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ORGANIZATION OF A UNITARIAN ASSO- “Resolved – That we feel the impor. CIATION IN THE STATE OF NEW YORK. tance of uniting the great body of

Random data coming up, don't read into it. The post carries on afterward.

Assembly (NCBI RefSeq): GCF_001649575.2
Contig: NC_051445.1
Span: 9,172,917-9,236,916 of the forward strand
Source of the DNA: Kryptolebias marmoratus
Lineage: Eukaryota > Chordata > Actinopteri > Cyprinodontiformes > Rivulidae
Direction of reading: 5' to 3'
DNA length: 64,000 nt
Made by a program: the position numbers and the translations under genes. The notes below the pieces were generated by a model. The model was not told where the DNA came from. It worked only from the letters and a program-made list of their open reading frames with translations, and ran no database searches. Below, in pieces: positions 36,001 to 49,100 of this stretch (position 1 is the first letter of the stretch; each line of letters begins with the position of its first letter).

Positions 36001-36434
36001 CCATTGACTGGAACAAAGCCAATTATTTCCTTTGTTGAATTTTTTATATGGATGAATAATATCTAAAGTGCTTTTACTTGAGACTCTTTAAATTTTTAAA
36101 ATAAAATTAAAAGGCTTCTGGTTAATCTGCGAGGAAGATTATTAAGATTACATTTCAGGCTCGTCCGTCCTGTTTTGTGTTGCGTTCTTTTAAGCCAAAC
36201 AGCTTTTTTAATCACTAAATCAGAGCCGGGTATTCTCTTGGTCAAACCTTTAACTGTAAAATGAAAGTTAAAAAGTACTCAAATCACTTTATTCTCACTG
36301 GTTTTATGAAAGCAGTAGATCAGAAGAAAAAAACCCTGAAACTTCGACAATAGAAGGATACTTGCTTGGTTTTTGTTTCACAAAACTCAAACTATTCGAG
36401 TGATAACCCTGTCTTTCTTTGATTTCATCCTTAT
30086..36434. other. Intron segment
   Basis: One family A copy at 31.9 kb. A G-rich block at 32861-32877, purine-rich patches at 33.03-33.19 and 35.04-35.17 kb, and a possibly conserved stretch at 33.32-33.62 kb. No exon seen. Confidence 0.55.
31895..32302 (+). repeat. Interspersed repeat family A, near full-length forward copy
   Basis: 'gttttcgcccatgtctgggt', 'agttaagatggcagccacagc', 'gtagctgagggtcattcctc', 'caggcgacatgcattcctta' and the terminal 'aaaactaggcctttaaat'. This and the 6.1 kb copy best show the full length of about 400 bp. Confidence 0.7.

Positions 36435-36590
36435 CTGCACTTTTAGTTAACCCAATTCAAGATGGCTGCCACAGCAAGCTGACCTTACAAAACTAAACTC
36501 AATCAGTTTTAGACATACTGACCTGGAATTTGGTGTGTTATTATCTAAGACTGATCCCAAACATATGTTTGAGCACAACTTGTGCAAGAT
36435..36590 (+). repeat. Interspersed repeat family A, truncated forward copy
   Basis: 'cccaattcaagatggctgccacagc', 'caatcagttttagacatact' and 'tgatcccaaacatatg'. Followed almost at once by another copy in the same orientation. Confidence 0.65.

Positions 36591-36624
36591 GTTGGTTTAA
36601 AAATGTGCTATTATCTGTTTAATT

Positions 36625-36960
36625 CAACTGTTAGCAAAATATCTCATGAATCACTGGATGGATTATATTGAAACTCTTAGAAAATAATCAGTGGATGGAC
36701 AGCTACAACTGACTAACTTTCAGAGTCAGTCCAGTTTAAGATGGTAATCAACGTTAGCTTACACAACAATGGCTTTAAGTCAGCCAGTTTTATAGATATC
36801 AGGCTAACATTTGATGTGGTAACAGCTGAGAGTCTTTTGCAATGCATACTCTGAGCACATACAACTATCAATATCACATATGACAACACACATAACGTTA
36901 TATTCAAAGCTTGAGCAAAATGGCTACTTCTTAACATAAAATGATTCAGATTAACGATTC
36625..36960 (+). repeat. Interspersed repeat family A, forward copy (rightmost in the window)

The strength of liberal Christianity liberal Christians of every name in in New York is visibly growing:- the bands of a common cause; that During the week commencing May we owe to all Christians, who reject 10, 1846, the Unitarians from all parts human creeds and the Trinitarian and of the state came together in the city Calvinistic dogmas, an expression of of New York, and with earnest de- our hearty sympathy and co-opeliberation and enlightened discussion, ration.” organised themselves into an Asso- We understand that efforts will be ciation--a body that promises to have made to establish a newspaper in New a vigorous and efficient vitality.— York, devoted to the spread of UniMeetings were held in the course of tarian Christianity, and also that the week in the “Church of the Divine Rev. Mr. Pierpont is in that city, with Unity,” (Mr. Bellows',) at which Ze- the hope of gathering a new Unibedee Cook, Esq. presided. Mr. Cook tarian Society. The Unitarians of was chosen President of the Asso- Massachusetts and New England exciation, and James S. Cleveland, Esq. tend a cordial fellowship and a fraSecretary